Kony 2012 was a revolution. Through the medium of the web, namely social-networking, a single 30-minute video was spread, teaching millions of people about the actions of war lord Joseph Kony and the sickening situation occurring in Uganda. Momentarily, the power of the Internet to inspire worldwide change was inarguable: instantaneously, people were learning and “liking” the video, compelling the average person to help bring this effort to life.
Despite this, Invisible Children’s campaign to make Kony, the L.R.A. (Lord’s Resistance Army) leader, famous was almost immediately met with just as much criticism as with support. Al Jazeera called the approach of Invisible Children to be evident of “the warmongering, the narcissism, the commercialization, the reductive and one-sided story they tell, their portrayal of Africans as helpless children in need of rescue by white children.”
The people of Uganda also voiced an opinion, evident in a YouTube video about reactions to a Kony Screening in Uganda. The video interviews personal victims of Kony’s attacks from the Northern Uganda area. One man, by the name of Leo Dongo, claims to “support the campaign for Kony’s arrest but thinks that some of the promotion methods sound offensive.” Dongo is continues:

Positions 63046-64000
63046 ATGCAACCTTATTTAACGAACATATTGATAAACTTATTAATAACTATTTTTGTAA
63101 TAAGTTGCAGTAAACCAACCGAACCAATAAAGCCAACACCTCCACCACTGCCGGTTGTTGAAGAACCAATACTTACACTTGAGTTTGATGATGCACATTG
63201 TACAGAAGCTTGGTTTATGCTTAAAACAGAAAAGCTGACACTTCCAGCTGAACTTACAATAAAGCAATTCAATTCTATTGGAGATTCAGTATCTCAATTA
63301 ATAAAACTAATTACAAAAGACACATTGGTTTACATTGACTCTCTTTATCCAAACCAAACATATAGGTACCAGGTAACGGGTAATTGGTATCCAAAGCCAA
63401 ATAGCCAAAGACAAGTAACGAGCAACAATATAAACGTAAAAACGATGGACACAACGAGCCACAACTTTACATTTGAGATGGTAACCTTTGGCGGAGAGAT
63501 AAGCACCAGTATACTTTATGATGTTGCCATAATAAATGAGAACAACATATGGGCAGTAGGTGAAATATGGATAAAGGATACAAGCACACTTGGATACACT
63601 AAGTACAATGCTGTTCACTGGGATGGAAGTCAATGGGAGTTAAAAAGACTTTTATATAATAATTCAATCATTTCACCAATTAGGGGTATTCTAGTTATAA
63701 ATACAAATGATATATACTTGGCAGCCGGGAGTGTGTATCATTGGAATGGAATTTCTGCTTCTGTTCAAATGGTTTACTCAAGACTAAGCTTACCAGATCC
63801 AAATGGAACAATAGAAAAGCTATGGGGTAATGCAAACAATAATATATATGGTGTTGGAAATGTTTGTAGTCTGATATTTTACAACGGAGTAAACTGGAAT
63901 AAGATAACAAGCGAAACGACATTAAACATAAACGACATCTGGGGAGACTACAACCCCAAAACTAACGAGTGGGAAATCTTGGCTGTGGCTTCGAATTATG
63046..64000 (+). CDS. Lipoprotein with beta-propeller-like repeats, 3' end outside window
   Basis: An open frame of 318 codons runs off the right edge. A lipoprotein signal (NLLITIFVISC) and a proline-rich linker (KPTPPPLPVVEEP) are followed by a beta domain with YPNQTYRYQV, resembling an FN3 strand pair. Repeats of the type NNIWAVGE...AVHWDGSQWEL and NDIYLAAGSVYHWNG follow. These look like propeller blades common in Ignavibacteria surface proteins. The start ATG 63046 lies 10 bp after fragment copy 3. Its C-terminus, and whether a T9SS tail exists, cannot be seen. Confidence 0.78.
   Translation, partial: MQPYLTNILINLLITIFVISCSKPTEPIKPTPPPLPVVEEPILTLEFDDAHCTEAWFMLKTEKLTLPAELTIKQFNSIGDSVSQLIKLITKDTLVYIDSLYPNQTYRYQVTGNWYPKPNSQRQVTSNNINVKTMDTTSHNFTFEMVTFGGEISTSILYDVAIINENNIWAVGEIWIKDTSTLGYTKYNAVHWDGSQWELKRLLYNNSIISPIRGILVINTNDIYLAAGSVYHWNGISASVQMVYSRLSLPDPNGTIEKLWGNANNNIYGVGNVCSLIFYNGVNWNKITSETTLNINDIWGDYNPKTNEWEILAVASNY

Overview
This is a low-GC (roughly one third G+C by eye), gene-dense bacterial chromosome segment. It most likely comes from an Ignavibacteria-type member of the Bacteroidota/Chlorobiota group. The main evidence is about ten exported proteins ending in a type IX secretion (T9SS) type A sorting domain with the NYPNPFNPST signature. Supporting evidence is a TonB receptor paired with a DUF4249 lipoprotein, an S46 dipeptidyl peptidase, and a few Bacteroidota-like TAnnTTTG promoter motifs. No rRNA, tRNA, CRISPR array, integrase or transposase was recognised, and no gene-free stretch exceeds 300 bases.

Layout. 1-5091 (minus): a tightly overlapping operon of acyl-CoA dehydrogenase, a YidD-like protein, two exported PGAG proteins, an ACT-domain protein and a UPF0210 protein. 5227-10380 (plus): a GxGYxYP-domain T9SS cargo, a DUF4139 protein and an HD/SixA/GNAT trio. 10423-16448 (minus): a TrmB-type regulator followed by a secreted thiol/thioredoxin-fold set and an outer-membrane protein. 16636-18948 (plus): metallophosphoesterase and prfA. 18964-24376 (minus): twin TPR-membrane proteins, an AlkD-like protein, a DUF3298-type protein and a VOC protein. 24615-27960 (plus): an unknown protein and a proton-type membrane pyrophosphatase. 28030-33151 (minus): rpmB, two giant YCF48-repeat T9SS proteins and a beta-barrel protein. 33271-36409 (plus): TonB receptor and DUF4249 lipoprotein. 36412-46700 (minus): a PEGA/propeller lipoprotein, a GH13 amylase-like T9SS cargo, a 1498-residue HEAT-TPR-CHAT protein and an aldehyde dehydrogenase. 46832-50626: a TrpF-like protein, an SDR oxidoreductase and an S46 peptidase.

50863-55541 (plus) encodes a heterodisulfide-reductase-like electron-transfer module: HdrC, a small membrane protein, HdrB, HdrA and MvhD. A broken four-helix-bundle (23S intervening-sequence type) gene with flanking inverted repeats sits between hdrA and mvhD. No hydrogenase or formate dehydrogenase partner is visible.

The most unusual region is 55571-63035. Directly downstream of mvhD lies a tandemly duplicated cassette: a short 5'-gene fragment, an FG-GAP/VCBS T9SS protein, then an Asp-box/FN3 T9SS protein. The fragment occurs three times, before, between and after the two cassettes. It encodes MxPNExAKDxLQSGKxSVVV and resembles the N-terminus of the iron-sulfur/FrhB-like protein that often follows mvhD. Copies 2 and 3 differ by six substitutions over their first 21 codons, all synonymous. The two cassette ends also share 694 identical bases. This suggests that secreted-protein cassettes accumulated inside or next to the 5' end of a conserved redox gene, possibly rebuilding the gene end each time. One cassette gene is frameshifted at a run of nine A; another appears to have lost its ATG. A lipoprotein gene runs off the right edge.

“If people in those countries care about us, they will not wear t-shirts with pictures of Joseph Kony for any reason, that would celebrate our suffering.”
The video concludes that, “Kony 2012 may be the most watched video on YouTube this year, but it clearly doesn’t resonate with many of the people it claims to help.”
What seems to be the most popular piece of damaging news to the credibility of the campaign, at least in the eyes of the American people, came from yet another YouTube video that exploited director, Jason Russell, having a nude and very disruptive public meltdown–a stark and shocking contrast to his portrayal in the Kony 2012 film. Of course, Invisible Children released statements defending their director’s unruly actions as a product of exhaustion. While no charges were pressed against Russell, the Kony 2012 video that reached 76 million people now surrounds constant controversy and claims of hypocrisy.
The question that lingers in my mind is: how will Russell’s actions jeopardize the way people regard the Kony 2012 campaign? How will this single incident affect the way we remember the campaign’s initial influence? Will Joseph Kony ever be transformed from a household name into a convicted mass-murderer, or will the quest to stop the innocent killing in Uganda die out as a mere fad, a PR ploy gone terribly wrong?
I truly believe the original intent of the Kony 2012 campaign will ultimately be resurrected. After all, it was the youth and our generation, collectively, that made its mission at all possible. We must recall that it is not Jason Russell that the video wanted to make famous but Joseph Kony—in hopes to terminate his terrorizing. And I sincerely hope that one day soon, we do.
By: Samantha Tritsch
(Photo by Peter Reid under a Creative Commons license)